Last nitpick - the maps are a little crummy, especially on Kindle. I highly recommend readers to load up relevant maps on your phone or computer to pore over.
Rereading this is a deceptively negative review; don't read it the wrong way. If you're interested in the topic it's the book you need to read. Rather than dissatisfaction with the book, my criticisms are a reflection of an imbalance of high quality work on the military side of things - I want more reading, not less! I'm confident I'll be satisfied though, as should you.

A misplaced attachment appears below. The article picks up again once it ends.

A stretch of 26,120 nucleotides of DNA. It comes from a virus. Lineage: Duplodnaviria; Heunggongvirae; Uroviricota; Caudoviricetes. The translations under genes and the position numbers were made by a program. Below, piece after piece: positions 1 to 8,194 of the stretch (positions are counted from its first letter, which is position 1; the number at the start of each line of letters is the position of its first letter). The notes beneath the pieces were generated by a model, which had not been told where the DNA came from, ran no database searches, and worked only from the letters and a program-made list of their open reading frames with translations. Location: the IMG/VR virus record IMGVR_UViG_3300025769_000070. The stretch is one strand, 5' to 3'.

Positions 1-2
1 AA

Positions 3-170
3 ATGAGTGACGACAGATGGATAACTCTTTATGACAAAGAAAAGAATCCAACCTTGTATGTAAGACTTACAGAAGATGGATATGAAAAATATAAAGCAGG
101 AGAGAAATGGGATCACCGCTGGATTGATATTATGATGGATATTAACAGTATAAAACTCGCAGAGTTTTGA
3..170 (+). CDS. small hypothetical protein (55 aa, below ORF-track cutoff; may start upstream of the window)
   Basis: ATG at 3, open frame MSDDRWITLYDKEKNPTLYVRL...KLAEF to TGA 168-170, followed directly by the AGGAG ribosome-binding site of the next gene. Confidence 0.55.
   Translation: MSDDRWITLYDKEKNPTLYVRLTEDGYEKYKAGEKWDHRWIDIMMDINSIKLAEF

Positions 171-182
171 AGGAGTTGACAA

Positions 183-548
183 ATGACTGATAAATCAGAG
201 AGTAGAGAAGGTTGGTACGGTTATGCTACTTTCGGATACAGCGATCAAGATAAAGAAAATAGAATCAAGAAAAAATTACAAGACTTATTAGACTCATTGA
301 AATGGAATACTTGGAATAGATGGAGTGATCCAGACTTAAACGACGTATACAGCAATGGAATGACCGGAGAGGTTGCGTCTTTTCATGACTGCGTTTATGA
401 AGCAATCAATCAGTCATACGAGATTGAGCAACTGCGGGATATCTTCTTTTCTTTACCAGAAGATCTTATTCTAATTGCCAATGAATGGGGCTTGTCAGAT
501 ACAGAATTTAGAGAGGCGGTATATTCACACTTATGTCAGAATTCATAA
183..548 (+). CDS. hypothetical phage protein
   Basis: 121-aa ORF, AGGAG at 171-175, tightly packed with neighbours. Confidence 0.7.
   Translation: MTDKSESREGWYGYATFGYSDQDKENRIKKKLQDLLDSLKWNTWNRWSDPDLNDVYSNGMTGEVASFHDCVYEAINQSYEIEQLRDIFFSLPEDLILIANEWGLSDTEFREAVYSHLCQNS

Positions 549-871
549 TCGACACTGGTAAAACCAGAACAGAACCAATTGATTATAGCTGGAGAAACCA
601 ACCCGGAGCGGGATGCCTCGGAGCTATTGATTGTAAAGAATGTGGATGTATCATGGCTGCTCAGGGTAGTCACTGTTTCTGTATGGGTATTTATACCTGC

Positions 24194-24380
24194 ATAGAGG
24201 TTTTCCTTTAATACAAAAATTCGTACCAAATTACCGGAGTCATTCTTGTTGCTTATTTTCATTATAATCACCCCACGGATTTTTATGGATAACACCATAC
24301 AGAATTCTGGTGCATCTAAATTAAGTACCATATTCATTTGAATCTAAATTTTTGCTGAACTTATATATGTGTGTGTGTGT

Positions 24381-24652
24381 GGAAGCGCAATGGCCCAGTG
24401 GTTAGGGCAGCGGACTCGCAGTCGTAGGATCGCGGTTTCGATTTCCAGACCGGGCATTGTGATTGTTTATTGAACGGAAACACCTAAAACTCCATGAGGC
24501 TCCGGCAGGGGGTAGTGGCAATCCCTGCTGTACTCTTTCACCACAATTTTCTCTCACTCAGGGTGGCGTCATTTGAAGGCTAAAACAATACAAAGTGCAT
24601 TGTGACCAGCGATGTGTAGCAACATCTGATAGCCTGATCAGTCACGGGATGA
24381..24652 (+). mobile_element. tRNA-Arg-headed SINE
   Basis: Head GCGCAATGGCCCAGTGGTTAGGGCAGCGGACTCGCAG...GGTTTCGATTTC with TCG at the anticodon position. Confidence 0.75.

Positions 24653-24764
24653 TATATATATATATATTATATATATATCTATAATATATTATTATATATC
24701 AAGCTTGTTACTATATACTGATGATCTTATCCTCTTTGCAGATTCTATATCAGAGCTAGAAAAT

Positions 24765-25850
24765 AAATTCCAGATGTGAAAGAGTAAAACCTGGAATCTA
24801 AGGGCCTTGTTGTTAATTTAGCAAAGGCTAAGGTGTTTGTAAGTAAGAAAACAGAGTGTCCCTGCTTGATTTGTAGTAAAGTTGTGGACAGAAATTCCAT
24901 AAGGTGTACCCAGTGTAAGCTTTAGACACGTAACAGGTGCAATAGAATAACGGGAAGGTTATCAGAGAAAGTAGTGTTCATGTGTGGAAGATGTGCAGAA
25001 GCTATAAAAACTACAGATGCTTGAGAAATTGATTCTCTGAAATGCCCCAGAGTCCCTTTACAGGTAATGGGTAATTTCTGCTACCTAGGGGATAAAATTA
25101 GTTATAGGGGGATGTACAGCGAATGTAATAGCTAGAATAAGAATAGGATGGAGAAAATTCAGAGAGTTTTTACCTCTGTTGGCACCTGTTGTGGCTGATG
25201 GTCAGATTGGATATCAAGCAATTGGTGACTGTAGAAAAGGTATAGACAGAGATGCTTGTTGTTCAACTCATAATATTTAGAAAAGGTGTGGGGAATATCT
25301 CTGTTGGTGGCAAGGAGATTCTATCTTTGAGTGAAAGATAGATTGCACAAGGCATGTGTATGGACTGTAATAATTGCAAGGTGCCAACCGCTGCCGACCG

7 of 9 people found the following review helpful
on 3 August 2014